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Gosh! What a crazy, scary, EMPOWERING trip! At a time when I was feeling broken, I made a drastic change in my life, and “launched” that change by hopping a ship to Fiji!
In the year or so leading up to this trip I had been feeling less than inspired at work. I had worked for five years for a really great company and was doing work I loved, but somehow it wasn’t satisfying anymore. I was having trouble getting up in the mornings and I would return home each night physically and emotionally drained. I had also been struggling with some physical symptoms that had me wondering if I would ever feel good again. I knew I was in need of a change in my life, but wasn’t sure what that would look like. Making the decision to do this trip was the first step.
Going through the exercise of planning the trip helped me begin to look forward to things again. As scary as it would be, I knew I needed to quit my job. I had been thinking about making a change anyway, and to do the trip right I was going to need to take much more time off than I had left in my PTO bank. I also didn’t want to feel the pressure of “what I’m coming back to” at the end of the trip.
One thing leading to another, I decided that since I would be leaving my job anyway, I’d give myself a year to do whatever I needed to do to feel better. I didn’t know for sure what was causing my physical symptoms, I only knew I needed to fix them. But that wasn’t all. Feeling tired and unwell all the time meant I wasn’t spending time with my two loves, art and writing. I decided I would go on my trip, and then I would spend the rest of my “year off” creating art and writing.
Even many of my closest friends don’t know this, but writing has always been my first love. I haven’t shared that a lot because of old tapes in my head that tell me “you can’t make a living as a writer,” and “well, I hope it’s at least cathartic” (i.e., nobody would want to read your dribble). Rubbish! I’ve been sitting on a draft of my memoir for more than ten years. Time to dust it off!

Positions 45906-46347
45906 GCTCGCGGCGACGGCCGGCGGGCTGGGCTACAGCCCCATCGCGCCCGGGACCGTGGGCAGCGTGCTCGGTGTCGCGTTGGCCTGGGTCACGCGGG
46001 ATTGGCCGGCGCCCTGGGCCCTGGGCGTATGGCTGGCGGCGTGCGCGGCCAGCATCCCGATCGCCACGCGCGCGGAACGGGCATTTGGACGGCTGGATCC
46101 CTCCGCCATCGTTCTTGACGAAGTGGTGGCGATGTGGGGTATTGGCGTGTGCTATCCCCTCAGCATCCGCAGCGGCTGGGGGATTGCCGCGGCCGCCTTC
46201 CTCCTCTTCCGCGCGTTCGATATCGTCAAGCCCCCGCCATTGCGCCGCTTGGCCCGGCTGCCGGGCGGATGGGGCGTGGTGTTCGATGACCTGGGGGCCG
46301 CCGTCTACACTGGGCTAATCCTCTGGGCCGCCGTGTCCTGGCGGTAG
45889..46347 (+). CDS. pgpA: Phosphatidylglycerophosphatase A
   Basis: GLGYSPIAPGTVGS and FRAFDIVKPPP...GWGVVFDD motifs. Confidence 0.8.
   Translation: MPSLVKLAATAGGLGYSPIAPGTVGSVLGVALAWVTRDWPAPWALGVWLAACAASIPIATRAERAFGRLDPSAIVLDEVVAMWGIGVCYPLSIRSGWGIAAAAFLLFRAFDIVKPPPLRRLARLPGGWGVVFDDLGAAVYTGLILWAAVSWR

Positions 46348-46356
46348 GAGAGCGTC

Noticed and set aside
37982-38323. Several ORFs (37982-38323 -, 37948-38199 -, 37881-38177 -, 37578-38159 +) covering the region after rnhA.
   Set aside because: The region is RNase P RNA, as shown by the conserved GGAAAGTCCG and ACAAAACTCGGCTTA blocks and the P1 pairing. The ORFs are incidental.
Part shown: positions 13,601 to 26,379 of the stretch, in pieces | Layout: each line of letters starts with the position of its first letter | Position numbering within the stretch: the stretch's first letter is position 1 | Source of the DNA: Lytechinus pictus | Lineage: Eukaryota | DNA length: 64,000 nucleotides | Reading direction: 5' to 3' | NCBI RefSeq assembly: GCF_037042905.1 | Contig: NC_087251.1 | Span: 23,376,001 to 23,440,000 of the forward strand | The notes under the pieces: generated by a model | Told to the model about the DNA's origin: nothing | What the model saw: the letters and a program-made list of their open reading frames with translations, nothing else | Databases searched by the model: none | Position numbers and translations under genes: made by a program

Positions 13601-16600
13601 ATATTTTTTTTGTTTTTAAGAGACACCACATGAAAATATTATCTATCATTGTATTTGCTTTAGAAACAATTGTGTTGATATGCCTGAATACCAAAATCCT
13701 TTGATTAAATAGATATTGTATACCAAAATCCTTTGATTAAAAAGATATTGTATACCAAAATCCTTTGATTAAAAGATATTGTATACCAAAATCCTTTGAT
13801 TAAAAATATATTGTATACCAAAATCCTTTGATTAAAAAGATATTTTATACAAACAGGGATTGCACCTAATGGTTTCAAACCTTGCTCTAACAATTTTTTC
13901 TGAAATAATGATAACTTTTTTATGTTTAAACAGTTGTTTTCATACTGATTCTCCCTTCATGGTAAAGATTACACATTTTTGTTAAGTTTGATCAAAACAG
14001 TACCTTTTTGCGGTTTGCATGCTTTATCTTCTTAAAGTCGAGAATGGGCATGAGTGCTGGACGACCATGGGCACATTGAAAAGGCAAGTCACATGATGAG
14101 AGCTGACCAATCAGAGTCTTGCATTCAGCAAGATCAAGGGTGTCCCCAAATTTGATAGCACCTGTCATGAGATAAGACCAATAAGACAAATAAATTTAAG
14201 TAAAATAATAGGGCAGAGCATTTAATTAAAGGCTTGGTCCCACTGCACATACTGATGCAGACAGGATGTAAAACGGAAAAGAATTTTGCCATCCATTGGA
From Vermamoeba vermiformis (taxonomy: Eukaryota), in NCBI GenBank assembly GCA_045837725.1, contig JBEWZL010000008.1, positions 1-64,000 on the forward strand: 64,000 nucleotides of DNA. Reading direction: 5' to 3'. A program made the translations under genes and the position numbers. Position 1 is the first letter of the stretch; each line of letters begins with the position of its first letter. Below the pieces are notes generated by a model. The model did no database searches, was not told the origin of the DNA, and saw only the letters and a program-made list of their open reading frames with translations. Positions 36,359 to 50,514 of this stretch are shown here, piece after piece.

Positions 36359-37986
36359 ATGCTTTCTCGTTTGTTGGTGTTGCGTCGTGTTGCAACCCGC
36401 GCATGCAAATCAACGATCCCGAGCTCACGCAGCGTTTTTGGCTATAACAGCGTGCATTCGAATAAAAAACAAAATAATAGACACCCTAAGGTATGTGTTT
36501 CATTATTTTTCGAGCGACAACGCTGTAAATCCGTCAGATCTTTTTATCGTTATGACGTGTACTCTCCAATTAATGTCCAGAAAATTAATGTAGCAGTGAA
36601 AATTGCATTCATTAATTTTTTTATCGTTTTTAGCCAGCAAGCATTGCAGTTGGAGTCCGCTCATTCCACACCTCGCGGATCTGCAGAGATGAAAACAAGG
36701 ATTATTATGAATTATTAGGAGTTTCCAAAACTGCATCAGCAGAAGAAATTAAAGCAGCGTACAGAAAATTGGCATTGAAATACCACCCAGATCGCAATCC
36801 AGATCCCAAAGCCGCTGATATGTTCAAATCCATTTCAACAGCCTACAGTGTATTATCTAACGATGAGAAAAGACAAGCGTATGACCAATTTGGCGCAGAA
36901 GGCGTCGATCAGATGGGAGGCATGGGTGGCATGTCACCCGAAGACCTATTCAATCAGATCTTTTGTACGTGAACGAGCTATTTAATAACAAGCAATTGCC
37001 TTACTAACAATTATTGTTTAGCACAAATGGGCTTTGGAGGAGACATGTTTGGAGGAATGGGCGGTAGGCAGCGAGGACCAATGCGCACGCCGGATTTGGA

The story I told on my way out of my job was that I was leaving to pursue my art. I told that story because I felt it would be more readily accepted than, “I’m going to write.” To most people, that would not compute. “How will you pay your bills?” sigh. Well, now I’m saying it. I’m going to write!
Back to the trip…
While traveling on my own in a foreign country did cause some additional stress, it also forced me to think about things in different ways. It broke my patterns. I couldn’t run to my safe place and hide. I had to find my way around. I spent 24 days figuring things out for myself and making decisions for myself without consideration for someone else. I tried new things. I started conversations with people I didn’t know. I began to feel less anxious and more powerful!
Okay, I’ll be honest. While on the ship, there were times I would seek out the safety of my cabin, but mostly I was out experiencing. I slathered my body with mud in Fiji. I danced on the pool deck. I made friends with a wonderful Ukrainian couple from Melbourne. I watched a glass blowing demonstration and had wine and cheese on the upper deck. I donated money to the casino. I sat at the stern of the ship after dark watching as the foamy tail of our departure reached back to meet the reflection of an invisible moon.
Now, two months later, my trip is a surreal memory. Admittedly, some of the euphoria has worn off as real life takes over again, but I am finding the energy to do the deep work of fixing myself. Through working with a therapist, I have discovered that most of my physical symptoms were stress related. Turns out I have some grieving to do.
These days, I do spend time on my art, but I spend equal amounts of time meditating and writing. Rather than pushing myself into a specific direction, I’m listening to my body and going where my heart leads me.
So…I’ll continue to “do what I do” for the next few months and see where I end up. I would love to continue writing and creating art as my primary activities indefinitely, but if I must go back to working for someone else, I know I’ll be better prepared to handle the ups and downs that go with it.
This trip has helped to set me on a course of self-discovery and healing. And so, as I wrap up “the story of my trip” I raise my glass to toast my new life, whatever it turns out to be!